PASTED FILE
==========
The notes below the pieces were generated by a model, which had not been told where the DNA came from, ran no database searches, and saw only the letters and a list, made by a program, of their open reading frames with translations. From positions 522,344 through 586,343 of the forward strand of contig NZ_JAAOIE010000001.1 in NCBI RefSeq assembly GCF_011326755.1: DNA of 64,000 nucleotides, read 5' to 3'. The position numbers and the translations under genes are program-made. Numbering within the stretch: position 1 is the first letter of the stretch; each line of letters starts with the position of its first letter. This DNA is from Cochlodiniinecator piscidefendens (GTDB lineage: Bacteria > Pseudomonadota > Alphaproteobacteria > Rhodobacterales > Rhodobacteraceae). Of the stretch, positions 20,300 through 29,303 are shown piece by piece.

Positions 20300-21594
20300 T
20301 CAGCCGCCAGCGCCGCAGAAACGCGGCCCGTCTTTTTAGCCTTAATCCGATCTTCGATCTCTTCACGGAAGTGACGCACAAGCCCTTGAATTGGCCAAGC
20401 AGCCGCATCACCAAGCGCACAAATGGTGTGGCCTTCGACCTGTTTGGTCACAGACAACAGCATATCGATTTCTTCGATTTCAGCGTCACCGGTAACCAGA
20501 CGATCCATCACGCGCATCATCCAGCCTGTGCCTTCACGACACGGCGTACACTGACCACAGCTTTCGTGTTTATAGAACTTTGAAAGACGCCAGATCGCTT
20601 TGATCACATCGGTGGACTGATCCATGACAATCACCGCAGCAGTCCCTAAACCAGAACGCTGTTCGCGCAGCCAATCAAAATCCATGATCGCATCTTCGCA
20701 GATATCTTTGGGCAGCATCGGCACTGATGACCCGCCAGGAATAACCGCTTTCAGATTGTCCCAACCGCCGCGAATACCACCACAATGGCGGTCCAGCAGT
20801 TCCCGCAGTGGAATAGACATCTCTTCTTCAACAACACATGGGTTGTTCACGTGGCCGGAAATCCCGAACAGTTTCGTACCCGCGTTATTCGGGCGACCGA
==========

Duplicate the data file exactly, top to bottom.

The notes below the pieces were generated by a model, which had not been told where the DNA came from, ran no database searches, and saw only the letters and a list, made by a program, of their open reading frames with translations. From positions 522,344 through 586,343 of the forward strand of contig NZ_JAAOIE010000001.1 in NCBI RefSeq assembly GCF_011326755.1: DNA of 64,000 nucleotides, read 5' to 3'. The position numbers and the translations under genes are program-made. Numbering within the stretch: position 1 is the first letter of the stretch; each line of letters starts with the position of its first letter. This DNA is from Cochlodiniinecator piscidefendens (GTDB lineage: Bacteria > Pseudomonadota > Alphaproteobacteria > Rhodobacterales > Rhodobacteraceae). Of the stretch, positions 20,300 through 29,303 are shown piece by piece.

Positions 20300-21594
20300 T
20301 CAGCCGCCAGCGCCGCAGAAACGCGGCCCGTCTTTTTAGCCTTAATCCGATCTTCGATCTCTTCACGGAAGTGACGCACAAGCCCTTGAATTGGCCAAGC
20401 AGCCGCATCACCAAGCGCACAAATGGTGTGGCCTTCGACCTGTTTGGTCACAGACAACAGCATATCGATTTCTTCGATTTCAGCGTCACCGGTAACCAGA
20501 CGATCCATCACGCGCATCATCCAGCCTGTGCCTTCACGACACGGCGTACACTGACCACAGCTTTCGTGTTTATAGAACTTTGAAAGACGCCAGATCGCTT
20601 TGATCACATCGGTGGACTGATCCATGACAATCACCGCAGCAGTCCCTAAACCAGAACGCTGTTCGCGCAGCCAATCAAAATCCATGATCGCATCTTCGCA
20701 GATATCTTTGGGCAGCATCGGCACTGATGACCCGCCAGGAATAACCGCTTTCAGATTGTCCCAACCGCCGCGAATACCACCACAATGGCGGTCCAGCAGT
20801 TCCCGCAGTGGAATAGACATCTCTTCTTCAACAACACATGGGTTGTTCACGTGGCCGGAAATCCCGAACAGTTTCGTACCCGCGTTATTCGGGCGACCGA